Aphrodite, Queen of the Sea, the goddess of love, is “one of the best-known Hellenistic goddesses. Love has no boundaries, and therefore Aphrodite had none: as Aphrodite Pandemos she was the goddess of all people. In addition, she was also a sea goddess: as Aphrodite Pelagia, she was patron of sailors and fair voyages. Indeed, her worship as a sea goddess seems to predate her function as the goddess of love.”

Cybele, Death and Rebirth, was very controversial in the Hellenistic world. “Invited by some states and banned in others, her priests, the galli, were both revered and reviled. Death and rebirth are always scary subjects, but because Cybele’s priests were considered neither men nor women, her worship was especially frightening to some cultures. Parts of the Hellenistic world had a long history of accepting a third gender, while others emphatically did not. To assign that gender a liminal role, standing between death and rebirth in such a position of power, seemed to challenge any number of cultures. The Romans especially were both intrigued and dismayed by Cybele’s worship, both inviting it into the city of Rome and then trying to limit and regulate it.”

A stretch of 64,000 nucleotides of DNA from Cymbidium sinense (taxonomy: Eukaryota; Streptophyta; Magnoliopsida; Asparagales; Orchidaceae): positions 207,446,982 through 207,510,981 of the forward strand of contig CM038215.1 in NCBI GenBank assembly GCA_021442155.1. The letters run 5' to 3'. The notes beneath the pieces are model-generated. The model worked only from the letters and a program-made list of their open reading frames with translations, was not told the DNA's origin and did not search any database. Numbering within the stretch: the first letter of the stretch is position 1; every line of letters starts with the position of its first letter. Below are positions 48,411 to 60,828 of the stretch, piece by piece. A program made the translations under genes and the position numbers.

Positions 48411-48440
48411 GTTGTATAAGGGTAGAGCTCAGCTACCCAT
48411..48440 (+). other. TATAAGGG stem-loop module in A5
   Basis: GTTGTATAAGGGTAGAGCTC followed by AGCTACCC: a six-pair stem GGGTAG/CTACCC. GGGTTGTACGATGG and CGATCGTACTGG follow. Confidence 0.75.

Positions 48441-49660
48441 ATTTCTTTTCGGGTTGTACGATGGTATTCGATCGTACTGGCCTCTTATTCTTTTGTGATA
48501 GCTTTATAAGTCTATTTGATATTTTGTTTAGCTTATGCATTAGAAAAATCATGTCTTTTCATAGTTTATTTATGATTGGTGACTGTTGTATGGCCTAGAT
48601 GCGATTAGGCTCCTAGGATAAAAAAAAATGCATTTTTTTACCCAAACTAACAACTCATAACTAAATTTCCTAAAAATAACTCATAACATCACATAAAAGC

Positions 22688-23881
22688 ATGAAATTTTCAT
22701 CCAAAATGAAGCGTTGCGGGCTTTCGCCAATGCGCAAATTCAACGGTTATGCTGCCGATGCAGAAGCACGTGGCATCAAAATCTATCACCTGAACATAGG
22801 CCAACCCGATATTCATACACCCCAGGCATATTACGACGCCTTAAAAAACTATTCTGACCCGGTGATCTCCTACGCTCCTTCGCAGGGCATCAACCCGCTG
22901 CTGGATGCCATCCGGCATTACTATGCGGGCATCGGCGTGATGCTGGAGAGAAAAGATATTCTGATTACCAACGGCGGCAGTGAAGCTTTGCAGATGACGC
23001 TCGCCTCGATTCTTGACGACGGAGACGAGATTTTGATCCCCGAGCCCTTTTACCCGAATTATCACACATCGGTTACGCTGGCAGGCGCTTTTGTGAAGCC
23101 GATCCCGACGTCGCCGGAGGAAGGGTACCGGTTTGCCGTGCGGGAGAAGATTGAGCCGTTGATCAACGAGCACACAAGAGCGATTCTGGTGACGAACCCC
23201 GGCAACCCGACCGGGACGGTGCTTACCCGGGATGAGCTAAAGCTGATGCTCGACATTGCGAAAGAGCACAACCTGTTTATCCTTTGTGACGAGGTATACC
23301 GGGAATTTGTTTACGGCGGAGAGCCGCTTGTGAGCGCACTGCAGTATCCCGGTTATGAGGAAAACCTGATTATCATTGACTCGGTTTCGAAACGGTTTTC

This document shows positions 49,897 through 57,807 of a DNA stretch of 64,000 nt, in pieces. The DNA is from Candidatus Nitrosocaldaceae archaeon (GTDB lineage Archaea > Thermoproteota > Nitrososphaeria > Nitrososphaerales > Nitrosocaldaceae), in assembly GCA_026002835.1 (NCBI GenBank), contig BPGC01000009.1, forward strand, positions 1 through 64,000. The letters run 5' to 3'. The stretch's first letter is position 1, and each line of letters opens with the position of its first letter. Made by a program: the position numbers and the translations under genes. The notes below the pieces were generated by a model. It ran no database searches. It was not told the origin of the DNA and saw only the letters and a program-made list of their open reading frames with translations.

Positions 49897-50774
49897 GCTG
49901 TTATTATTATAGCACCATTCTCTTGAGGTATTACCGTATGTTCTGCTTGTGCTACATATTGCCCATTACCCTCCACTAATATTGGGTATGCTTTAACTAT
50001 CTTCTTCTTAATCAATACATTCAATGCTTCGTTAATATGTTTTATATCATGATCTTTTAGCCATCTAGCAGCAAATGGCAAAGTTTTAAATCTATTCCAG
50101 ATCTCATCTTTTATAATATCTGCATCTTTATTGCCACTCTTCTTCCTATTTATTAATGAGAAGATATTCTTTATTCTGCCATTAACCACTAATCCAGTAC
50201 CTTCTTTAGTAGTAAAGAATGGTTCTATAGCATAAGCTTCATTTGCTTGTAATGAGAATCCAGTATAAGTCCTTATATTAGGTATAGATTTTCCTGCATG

Seven Goddesses of the Hellenistic World takes the form of a workbook to ensure that readers derive maximum benefit. I would recommend this text as a starting point for anyone curious about Hellenistic goddesses and wanting a firm foundation in their veneration.



Tony Mierzwicki

Author of Hellenismos: Practicing Greek Polytheism Today and Graeco-Egyptian Magick: Everyday Empowerment.